Parents-to-be Experience Long Waits for Baby Product Necessities
By Yehudit Garmaise
Just as a wide variety of consumer goods have been piling up at major ports, due to COVID-related worker shortages in factories, warehouses, and in ships that have had to wait weeks to dock, baby items like cribs, car seats, and strollers are no different.
As a result, many expectant parents have been seeing long, frustrating delays for crucial baby gear that is also now harder to find and more expensive.
Some baby necessities, for instance, that used to arrive with eight to 10 weeks of ordering them, now sometimes take at least twice as long to be delivered, the New York Times reported.
Some sellers say the pandemic has created a lack of raw materials and shipping containers, but also port delays, trucker shortages, and other logistical challenges.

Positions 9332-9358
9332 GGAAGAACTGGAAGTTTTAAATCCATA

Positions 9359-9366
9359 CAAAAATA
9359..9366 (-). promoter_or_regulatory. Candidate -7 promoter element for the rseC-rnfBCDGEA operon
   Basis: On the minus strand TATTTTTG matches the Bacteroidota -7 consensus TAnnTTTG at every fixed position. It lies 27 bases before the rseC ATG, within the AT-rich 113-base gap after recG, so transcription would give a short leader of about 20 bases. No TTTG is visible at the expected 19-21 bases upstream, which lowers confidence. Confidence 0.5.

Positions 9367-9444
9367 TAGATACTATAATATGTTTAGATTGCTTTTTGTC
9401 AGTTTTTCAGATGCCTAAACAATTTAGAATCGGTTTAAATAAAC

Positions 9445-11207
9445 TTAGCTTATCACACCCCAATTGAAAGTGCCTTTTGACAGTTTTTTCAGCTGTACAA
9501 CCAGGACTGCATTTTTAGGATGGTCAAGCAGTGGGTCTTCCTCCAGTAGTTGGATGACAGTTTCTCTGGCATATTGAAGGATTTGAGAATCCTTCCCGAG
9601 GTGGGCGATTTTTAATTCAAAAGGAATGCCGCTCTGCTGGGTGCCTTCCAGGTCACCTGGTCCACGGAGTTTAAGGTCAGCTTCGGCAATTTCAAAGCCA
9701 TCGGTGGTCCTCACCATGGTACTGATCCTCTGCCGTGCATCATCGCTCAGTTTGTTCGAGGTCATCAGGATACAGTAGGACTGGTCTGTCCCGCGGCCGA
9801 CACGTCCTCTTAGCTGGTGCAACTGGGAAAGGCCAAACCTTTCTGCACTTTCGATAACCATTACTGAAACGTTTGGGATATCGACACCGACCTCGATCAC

Maisonette, an online baby marketplace that works with approximately 1,000 vendors, reported that the product delays are mostly coming from Asia and Peru, whose workers create the Pima cotton that is used for many brands of clothing for babies.
While pre-pandemic, the normal production of customer favorites that were made overseas typically took only 12 days to ship to California ports, from where they would be unloaded and distributed by a vast American trucking system, now American distributors are waiting months just for the items to be shipped to the US.
Unlike other consumer goods whose delivery has been delayed, of course, newborn items are needed by specific due dates, which has led to higher prices and a robust market in used baby products.